The corpse tossed him to the ground, saying, "There ain't no use in denyin' it. It's already happened, an' it'll happen again." It spread its arms wide, gesturing to the wasteland around them. "Yo're always gonna end up right back here."

Jonah shook his head. "No, Ah know whut's gonna happen now, Ah kin stop it afore..."

"Yuh don't know a damn thing. Yuh don't even know how yuh got these back." The corpse's gloved hands dipped down and unholstered Jonah's old guns: ivory-handled Colt .44 Dragoons, lost long before he arrived in this godforsaken place. It pointed them at Jonah and thumbed back the hammers, telling him, "Yuh ain't never gonna know thet the end's come 'til it's too late tuh do anything 'bout it." Then the guns went off like a crack of thunder. Jonah raised his hands as if to ward off the bullets, but it was a futile gesture: one slug tore through his chest, bursting his heart, the other piercing him neatly between the eyes and blowing out the back of his head. Blood and gray matter sprayed everywhere as he fell back, the corpse still laughing while Jonah's body tumbled into the black with no end in sight...not until he'd fallen all the way to Hell...

In the darkness of his room, Jonah Hex sat up in bed, barely managing to bite back the scream before it had fully left his mouth. His sweat-slick body trembled as he tried to push away from his mind the last clinging remnants of the nightmare. "Ah ain't dead," he whispered, the phrase having become almost a mantra for him over the past month, "Ah ain't dead...Ah ain't dead..." As he sat there, elbows resting on his knees and hands buried deep in his red hair, he wondered (not for the first time) if a man could die from lack of sleep.

Once he felt more in control of himself, Jonah reached down and fumbled around for the wrist-chrono Stiletta had given him. He hated wearing the thing, and tended to leave it lying on the floor near the bed. When he located it, he pressed the tiny button to illuminate the watch face, read the time, then threw it across the room with a curse. Three hours. He had to get up in three damn hours to play watchdog. "No way in Hell Ah'm gonna be ready," he muttered, "haven't slept more'n twenty minutes at a shot." He knew of a solution, though he also knew that he'd been depending on it a bit too heavily as of late. He didn't have a problem yet, no sir, he was a long way from that. His father had a problem, but not Jonah, he was still in control, he'd stop as soon as the nightmares stopped.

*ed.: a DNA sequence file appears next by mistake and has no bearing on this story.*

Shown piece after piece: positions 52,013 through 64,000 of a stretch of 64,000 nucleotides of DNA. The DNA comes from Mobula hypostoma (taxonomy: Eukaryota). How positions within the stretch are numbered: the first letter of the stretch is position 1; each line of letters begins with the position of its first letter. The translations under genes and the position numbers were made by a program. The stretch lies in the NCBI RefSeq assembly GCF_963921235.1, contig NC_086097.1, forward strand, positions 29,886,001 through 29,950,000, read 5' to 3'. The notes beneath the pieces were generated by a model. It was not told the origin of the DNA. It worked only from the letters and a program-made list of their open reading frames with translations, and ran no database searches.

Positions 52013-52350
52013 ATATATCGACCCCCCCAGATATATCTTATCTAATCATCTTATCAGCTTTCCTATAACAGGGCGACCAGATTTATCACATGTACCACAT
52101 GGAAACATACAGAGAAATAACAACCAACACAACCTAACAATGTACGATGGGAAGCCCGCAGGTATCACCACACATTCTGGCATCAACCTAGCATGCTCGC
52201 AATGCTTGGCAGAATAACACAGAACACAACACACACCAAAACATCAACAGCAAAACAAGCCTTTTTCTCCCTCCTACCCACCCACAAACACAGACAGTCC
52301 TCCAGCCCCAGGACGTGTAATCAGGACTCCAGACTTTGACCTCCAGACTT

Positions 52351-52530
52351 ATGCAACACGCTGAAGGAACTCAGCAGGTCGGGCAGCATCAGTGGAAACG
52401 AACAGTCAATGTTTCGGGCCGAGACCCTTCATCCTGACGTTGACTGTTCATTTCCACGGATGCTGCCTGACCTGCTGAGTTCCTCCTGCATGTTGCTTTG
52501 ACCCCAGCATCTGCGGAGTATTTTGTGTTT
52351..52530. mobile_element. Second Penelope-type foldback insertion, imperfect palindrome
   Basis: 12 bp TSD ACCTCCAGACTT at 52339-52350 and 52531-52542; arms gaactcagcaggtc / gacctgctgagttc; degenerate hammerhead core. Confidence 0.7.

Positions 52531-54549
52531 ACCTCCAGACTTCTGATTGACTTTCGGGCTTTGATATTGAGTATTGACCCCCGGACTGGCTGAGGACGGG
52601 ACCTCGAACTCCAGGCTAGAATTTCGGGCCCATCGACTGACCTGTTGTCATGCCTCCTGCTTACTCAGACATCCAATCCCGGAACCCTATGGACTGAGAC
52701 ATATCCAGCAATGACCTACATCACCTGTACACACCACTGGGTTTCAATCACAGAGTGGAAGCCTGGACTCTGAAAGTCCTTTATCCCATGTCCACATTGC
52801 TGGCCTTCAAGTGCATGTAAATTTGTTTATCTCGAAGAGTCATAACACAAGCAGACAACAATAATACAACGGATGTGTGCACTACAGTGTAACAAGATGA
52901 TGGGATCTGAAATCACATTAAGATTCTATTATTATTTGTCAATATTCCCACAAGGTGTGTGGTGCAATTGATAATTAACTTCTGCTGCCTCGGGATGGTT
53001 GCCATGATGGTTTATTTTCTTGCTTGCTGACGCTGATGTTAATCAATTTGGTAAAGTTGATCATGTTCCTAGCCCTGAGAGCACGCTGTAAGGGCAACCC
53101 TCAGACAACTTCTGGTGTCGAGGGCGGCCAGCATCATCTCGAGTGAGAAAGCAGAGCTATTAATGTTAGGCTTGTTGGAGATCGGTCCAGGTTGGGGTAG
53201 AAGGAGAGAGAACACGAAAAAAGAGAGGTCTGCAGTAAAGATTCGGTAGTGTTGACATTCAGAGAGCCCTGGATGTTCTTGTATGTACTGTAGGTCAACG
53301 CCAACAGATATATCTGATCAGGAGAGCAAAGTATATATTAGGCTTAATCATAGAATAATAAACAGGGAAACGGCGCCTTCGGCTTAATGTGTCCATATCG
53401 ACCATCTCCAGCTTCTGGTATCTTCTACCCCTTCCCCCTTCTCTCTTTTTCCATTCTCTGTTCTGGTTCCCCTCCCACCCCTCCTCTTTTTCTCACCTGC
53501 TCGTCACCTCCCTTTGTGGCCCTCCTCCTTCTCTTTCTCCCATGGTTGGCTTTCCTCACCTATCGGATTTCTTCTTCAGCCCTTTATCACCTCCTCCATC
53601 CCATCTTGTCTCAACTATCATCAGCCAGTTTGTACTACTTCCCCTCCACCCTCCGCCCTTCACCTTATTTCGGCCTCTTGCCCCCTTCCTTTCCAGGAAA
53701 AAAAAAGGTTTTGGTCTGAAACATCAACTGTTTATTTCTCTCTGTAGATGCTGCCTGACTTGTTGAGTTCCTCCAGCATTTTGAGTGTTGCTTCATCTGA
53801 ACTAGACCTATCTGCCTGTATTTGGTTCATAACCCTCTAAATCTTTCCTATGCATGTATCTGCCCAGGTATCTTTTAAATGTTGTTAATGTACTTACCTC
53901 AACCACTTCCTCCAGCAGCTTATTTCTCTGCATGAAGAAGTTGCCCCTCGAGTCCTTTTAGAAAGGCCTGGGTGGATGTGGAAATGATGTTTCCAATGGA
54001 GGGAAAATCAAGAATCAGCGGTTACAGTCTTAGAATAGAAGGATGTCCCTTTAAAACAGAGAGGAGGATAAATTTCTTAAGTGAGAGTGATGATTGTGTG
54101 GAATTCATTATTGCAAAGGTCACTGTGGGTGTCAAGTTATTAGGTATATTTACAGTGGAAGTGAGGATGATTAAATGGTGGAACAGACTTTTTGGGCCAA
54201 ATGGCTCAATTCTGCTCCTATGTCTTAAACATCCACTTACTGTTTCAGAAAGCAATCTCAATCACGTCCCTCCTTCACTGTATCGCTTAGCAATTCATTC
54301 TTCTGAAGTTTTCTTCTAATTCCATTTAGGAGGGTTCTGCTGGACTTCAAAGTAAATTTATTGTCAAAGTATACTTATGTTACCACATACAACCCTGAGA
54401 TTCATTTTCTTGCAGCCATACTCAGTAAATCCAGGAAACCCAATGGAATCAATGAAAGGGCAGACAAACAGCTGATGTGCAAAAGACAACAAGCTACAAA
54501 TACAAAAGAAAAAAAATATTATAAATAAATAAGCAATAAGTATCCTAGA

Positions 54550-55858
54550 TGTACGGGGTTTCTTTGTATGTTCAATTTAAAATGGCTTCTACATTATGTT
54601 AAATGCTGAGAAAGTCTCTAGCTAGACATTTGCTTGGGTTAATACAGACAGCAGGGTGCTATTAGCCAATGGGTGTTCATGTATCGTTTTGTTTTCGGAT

He reached down again, this time groping under the bed until he found the bottle wrapped discreetly in one of his shirts. The guy that had sold it to him called it everclear, but to Jonah, it was just high-quality moonshine. Bet if'n yuh proofed this stuff, the flame would be a brighter blue than on the Stars an' Bars, he thought as he took a long pull off the bottle, draining a quarter of it without pause. He leaned back in bed, coughing a little from the alcohol fumes. Ain't drinkin' tuh get drunk, he told himself, it's just tuh help me relax, get some sleep, thet's all. He took another swig, then another, not even taking note of how much of the stuff he was pouring down his throat.

By the time the bottle slipped out of his fingers and clattered to the floor, Jonah had fallen into an alcohol-fueled stupor so deep the shrill beeping of the chrono's alarm three hours later almost didn't pierce it.


He was a hero to some, a villain to others...and Hal Jordan wondered just how long it would take for him to sway the opinion of the latter.

Be patient, he told himself as he hung in orbit above the Earth, a hazy green nimbus the only thing protecting him from the cold, crushing void of space. It hasn't even been two days yet. It's going to take time...for you and them. But Hal didn't want to wait, he wanted his old life back, or at least as much as he could salvage.